The NJEA spent big to end questions over school vouchers for private education in Atlantic City. But the movement seems to be spreading in South Jersey. New Jersey’s teachers’ union spent more than $115,000 this election period to oppose a public question, according to filings with the New Jersey Election Law Enforcement Commission (ELEC). The money was funneled through a campaign finance cash-pile set up just weeks before the election and dubbed the NJEA November School Elections Committee, the filings show. About half of that money was used to fight a non-binding question posed on Atlantic City’s ballot that would have introduced school vouchers of $10,000 for private education.
The Pinelands Commission – a state authority that oversees an area of South Jersey bigger than Rhode Island – has decided to put off any decision on a $1 billion pipeline proposal presented by a consortium that includes South Jersey Gas. The commission – which isn’t really known for leadership or transparency – failed to give details on exactly what it will do, but there will be some kind of public comment period, NJ Spotlight reports. The PennEast Pipeline, which is supposed to stretch from Luzerne County, PA to Mercer County, NJ, and bring the area cheaper gas, has already been held up by federal authorities after late route changes. It’s not clear whether the Pinelands Commission’s review could further hold up the pipeline project, along with another one that was proposed by New Jersey Natural Gas. CRDA Reshuffle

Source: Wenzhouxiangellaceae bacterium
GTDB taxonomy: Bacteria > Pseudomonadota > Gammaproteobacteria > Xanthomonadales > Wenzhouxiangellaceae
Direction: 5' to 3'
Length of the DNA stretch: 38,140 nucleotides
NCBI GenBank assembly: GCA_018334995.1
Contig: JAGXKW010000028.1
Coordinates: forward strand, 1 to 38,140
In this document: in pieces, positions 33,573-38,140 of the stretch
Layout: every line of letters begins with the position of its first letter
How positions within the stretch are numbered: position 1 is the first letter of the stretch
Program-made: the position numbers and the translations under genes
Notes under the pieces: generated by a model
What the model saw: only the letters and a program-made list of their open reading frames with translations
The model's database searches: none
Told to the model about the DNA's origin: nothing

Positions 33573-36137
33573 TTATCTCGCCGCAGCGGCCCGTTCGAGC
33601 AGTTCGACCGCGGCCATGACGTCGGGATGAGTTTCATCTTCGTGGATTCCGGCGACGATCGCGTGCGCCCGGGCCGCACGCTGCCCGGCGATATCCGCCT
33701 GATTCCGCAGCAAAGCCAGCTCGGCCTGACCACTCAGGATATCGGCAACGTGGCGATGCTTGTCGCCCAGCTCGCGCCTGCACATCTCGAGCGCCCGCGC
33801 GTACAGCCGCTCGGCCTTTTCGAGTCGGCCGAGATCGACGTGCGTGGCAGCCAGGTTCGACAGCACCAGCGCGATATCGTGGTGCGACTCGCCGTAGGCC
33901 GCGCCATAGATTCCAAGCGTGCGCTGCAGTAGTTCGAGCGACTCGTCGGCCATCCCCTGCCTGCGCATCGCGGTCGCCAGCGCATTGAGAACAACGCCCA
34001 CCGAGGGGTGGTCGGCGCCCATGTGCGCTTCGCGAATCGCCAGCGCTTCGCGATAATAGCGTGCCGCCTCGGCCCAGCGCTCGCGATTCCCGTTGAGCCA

It’s old news that the outgoing director of our other local state authority, the Casino Reinvestment Development Authority, will get a golden parachute of a quarter of a million dollars, or one year’s salary.
The skyrocketing cost of Narcan—the lifesaving opioid antidote used to revive people in overdose—is impacting budgeting decisions for at least one South Jersey police department. Pleasantville Chief Sean Riggin said the cost of a dose of Narcan has increased between 200% and 400% for his department (depending on how you estimate), while at the same time the number of doses the city uses has spiked. “We had to put it in as a line-item in the budget this year,” he said. “Narcan is staggeringly expensive.”
Riggin sat down with Breaking AC and Route 40 yesterday at Gary’s Restaurant in Pleasantville for an interview that covered a range of topics.